SALT LAKE CITY - Every day they walk into practice, they also walk onto a movie set - the one where they filmed the story about the little team that gets its big chance and lives out the unthinkable dream.
That’s the story of “Hoosiers.”
That’s also the story of Butler – the team that’s reminding everyone that big schools with big money don’t have a monopoly on everything in big-time sports.
Yes, the boys from Butler did it – getting 22 points from Gordon Hayward to defeat Kansas State, 63-56, in the West Regional final Saturday and advance to the Final Four.
Next, the Bulldogs take their 24-game winning streak to downtown Indianapolis. Though only 5 miles from the Butler campus, it’s hard to think of many programs that have taken a longer, more unlikely road to get this close to a championship.
“It’d be just as cool if we moved it to Hinkle,” Butler coach Brad Stevens said of his team’s fieldhouse. “I’d be all for that.”
No such luck. Still, the fifth-seeded Bulldogs (32-4) are writing their own underdog story, even if they can’t really be called underdogs anymore.
Shelvin Mack scored 16 points, and Ronald Nored and Willie Veasley keyed an in-your-face defensive effort on K-State guards Jacob Pullen and Denis Clemente to help Butler become the first school from a true, mid-major conference to make the Final Four since George Mason in 2006 – a trip that also ended in Indianapolis.
“This is probably the coolest thing that’s ever happened in my life,” Nored said.
Trailing almost the entire game, No. 2 Kansas State (29-8) rallied to go ahead briefly at 52-51 with 4:51 to play on a 3-pointer from Clemente.
But Butler didn’t fold, it only got better. The Bulldogs scored the next nine points to seal the game before Pullen’s shot at the buzzer dropped but offered no consolation.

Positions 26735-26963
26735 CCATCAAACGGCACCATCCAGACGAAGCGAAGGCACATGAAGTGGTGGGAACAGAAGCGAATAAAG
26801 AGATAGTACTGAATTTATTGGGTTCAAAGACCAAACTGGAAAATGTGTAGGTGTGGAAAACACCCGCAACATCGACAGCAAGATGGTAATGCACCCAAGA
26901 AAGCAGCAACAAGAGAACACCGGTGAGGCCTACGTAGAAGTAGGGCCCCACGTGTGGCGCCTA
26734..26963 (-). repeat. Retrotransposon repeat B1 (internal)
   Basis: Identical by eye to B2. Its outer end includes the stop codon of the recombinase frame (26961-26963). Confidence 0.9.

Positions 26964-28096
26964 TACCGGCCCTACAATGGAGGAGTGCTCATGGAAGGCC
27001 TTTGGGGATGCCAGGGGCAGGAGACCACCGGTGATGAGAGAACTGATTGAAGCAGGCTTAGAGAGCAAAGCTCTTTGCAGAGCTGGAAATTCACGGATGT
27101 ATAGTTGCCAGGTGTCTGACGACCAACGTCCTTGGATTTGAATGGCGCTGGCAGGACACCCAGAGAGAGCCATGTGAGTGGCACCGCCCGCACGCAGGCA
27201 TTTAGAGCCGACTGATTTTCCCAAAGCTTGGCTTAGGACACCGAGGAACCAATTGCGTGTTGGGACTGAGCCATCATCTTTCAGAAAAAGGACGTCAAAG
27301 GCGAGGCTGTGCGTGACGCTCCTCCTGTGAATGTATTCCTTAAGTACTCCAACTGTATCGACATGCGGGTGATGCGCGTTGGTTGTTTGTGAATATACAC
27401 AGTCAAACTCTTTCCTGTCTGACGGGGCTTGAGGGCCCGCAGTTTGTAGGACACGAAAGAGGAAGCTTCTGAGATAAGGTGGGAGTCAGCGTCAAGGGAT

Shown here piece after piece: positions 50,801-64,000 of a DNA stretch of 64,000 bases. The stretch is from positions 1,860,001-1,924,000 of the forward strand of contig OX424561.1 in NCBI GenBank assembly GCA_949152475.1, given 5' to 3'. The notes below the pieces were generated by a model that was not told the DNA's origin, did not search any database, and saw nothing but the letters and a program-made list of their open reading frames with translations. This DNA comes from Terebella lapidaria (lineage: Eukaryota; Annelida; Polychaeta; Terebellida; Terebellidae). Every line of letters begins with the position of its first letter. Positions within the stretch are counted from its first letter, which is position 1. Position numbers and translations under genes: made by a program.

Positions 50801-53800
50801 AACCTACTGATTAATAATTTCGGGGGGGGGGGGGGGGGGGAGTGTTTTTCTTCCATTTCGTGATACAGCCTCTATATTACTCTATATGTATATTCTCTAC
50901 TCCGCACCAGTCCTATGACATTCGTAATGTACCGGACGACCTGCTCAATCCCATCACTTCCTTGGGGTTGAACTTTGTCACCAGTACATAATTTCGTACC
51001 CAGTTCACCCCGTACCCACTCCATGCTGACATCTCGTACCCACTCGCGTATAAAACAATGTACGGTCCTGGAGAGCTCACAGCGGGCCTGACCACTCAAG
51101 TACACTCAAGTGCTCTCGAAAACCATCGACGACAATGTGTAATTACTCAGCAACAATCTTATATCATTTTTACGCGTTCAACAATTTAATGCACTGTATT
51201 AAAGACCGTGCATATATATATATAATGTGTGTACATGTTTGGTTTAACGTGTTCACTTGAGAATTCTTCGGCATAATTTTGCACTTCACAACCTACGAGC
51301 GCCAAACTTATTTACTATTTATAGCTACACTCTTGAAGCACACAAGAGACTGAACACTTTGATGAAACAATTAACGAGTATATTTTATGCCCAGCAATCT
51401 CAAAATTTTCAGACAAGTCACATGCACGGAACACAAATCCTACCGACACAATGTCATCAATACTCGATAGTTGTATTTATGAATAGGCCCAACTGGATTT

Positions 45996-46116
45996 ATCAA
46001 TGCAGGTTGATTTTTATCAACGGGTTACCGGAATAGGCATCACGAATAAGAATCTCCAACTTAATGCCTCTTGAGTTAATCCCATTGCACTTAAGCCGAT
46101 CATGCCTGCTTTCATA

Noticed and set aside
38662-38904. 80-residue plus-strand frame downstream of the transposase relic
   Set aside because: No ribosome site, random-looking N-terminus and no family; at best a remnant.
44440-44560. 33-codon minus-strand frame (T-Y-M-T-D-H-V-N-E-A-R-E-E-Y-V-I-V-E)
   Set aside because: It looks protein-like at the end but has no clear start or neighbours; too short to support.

“It was a great experience, but it hurts that it had to end today,” Pullen said.
Enrollment at Butler is in the 4,500 range, and the Bulldogs are reminding everyone why college basketball captures America’s heart this time every year.
The Bulldogs are weaving a story about the overlooked and under-appreciated getting their time in the limelight – the kind of tale every underdog has to love.
But make no mistake – this is not some scrappy, overmatched team that needed a break, no Danny and the Miracles, or Villanova shooting 79 percent to knock off mighty Georgetown.
This is a team that stood toe-to-toe with Syracuse on one night, then Kansas State the next, shutting down two power teams from power conferences with legitimate stars of their own.
Pullen and Clemente didn’t score a point for Kansas State until 15 seconds remained in the first half, and it was no matter of luck. Rather, it was the tough, in-your-face defense of Nored and Veasley that did it – smothering a pair of players who had combined for 53 points two nights earlier in a double-overtime win against Xavier.
Clemente finished with 18 and Pullen 14, but their points came on combined 11-for-30 shooting.
“Defensively, they just try to hound everybody, try to stay in the lane, pack it in so there’s nowhere to drive,” Pullen said. “Then they just send five to the glass every time. Did a good job rebounding.”
Led by Hayward’s nine boards, Butler won that contest, too, 41-29.
Lucky, plucky teams simply don’t win the way Butler did. Much as they did in a 63-59 win over Syracuse, the Bulldogs held the lead for most of the game, but fell behind briefly toward the end.
Clemente’s 3-pointer with 4:51 remaining capped an 8-0 run and give K-State its only lead of the game. Teams like Butler are supposed to fold then, right?
Well, not quite.
Hayward got fouled going to the basket and made two free throws to take the lead back, and teammate Matt Howard made one more free throw to make it 54-52. Clemente dribbled for what seemed like forever for a layup to tie, and that was the last significant basket the Wildcats would make.
Coach Frank Martin wouldn’t make excuses, but clearly that Xavier game took a lot out of the Wildcats – and it showed at the end.
“We looked tired,” he said. “We were sluggish but I don’t think it was as much about our wrongdoing as it was Butler’s right-doing.”